On display: “Tom Wesselmann Draws”

European Renaissance painters, at least on canvas, liked their naked women coy and sumptuous. If those artists were transported in time to the Tom Wesselmann exhibition at the Museum of Art|Fort Lauderdale, would they croak at the violently erotic pop art nudes? Or would they kick themselves and think: “Why didn’t I paint nipples like that?” Wesselmann, a master of pop art and an equal of Warhol and Lich-tenstein, made his name in the early 1960s with a series he called “The Great American Nude.” His female models were rendered often without facial features — just lips, vaginas, and perky, pepperoni-slice nipples. MoA’s exhibition is historic and singular, encompassing over a hundred of his drawings — his nudes, his vivid still-lifes of commodities, and much more — dating from 1959 to his death in 2004. When he died, in fact, Wesselmann was in the midst of preparing this very collection. The exhibition is especially dramatic for incorporating his works of aluminum, steel, fabric, and plastic; some are being seen outside his Greenwich Village studio for the first time.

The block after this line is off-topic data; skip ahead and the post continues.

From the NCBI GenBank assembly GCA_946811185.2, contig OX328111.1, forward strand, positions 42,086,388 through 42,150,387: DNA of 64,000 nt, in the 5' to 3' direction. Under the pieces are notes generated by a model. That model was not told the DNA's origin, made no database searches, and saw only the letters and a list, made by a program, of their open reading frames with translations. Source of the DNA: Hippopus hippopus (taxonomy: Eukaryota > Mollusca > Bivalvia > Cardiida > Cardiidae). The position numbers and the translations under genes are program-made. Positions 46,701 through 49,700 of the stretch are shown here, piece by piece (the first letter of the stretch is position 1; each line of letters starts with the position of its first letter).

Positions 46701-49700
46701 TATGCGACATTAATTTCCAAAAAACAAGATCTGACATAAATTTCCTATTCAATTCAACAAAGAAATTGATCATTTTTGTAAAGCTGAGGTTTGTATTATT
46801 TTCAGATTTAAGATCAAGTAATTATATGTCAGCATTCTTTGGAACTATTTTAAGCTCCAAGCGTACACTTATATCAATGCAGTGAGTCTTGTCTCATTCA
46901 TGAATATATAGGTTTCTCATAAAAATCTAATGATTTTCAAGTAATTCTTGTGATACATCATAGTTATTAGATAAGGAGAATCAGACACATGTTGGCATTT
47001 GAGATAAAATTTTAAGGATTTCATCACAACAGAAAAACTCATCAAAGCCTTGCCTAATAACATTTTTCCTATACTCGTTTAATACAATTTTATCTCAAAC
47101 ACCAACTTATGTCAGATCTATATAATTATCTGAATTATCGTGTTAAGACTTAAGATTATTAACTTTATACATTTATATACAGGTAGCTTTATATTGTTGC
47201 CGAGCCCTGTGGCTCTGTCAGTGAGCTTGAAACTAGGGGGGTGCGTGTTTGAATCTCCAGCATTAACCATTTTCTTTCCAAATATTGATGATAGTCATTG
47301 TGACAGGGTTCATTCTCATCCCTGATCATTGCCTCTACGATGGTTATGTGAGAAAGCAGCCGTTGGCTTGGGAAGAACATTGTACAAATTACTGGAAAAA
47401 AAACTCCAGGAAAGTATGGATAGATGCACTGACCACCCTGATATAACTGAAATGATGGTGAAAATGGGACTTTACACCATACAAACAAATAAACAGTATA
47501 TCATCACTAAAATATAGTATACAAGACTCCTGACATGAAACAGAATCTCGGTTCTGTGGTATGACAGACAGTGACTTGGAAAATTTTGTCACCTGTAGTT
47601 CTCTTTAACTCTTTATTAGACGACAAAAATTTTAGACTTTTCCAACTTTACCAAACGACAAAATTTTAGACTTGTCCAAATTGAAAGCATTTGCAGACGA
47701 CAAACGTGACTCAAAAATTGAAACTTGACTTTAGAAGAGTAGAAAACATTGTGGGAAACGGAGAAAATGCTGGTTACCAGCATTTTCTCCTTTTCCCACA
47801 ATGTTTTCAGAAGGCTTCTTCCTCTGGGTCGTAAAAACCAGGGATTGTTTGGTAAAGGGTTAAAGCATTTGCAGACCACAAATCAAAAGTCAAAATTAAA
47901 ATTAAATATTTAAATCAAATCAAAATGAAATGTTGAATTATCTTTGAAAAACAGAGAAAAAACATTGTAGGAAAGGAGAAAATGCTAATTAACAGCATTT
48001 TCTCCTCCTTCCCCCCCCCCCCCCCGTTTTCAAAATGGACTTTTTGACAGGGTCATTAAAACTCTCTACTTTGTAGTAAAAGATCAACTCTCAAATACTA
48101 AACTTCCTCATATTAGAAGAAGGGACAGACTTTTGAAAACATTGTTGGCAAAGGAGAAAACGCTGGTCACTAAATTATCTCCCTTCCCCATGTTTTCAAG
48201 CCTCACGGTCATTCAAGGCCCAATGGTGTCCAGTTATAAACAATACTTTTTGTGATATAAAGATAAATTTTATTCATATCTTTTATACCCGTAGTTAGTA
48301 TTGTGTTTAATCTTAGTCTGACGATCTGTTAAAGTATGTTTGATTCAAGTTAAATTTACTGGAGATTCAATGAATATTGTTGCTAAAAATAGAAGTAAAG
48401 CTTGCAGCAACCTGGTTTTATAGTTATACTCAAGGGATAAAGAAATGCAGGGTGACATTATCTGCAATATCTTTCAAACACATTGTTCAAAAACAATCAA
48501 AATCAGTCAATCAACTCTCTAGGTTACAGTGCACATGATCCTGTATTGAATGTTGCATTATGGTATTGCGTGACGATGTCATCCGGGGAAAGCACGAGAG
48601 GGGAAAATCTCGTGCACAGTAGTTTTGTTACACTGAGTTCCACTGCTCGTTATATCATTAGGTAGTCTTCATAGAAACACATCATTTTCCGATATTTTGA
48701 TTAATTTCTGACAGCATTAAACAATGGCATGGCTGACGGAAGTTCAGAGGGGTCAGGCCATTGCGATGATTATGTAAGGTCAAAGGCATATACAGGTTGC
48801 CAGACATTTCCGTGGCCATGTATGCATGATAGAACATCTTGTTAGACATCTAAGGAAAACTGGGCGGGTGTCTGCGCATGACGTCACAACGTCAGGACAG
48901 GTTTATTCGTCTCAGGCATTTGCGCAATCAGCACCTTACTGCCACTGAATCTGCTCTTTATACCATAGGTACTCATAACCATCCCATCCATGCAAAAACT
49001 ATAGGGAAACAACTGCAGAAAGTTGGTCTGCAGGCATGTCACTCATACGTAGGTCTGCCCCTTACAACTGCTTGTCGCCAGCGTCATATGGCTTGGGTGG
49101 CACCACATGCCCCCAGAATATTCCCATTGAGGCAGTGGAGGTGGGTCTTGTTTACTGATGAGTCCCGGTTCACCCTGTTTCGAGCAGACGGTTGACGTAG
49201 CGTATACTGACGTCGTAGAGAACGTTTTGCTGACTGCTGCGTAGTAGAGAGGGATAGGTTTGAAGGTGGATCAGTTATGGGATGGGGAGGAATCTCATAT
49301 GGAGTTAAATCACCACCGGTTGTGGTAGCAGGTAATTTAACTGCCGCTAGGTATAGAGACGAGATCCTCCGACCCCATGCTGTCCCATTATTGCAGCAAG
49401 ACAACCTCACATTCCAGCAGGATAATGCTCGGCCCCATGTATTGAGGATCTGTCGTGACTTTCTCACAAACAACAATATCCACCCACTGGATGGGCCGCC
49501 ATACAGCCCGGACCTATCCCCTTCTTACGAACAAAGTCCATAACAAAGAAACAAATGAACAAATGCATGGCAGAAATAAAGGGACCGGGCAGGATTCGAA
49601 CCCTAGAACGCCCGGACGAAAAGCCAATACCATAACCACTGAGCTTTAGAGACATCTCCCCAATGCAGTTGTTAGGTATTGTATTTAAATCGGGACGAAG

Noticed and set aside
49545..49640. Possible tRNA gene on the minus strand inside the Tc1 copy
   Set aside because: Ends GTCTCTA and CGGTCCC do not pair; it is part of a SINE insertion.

Tuesdays-Sundays. Starts: Nov. 19. Continues through Feb. 27, 2010
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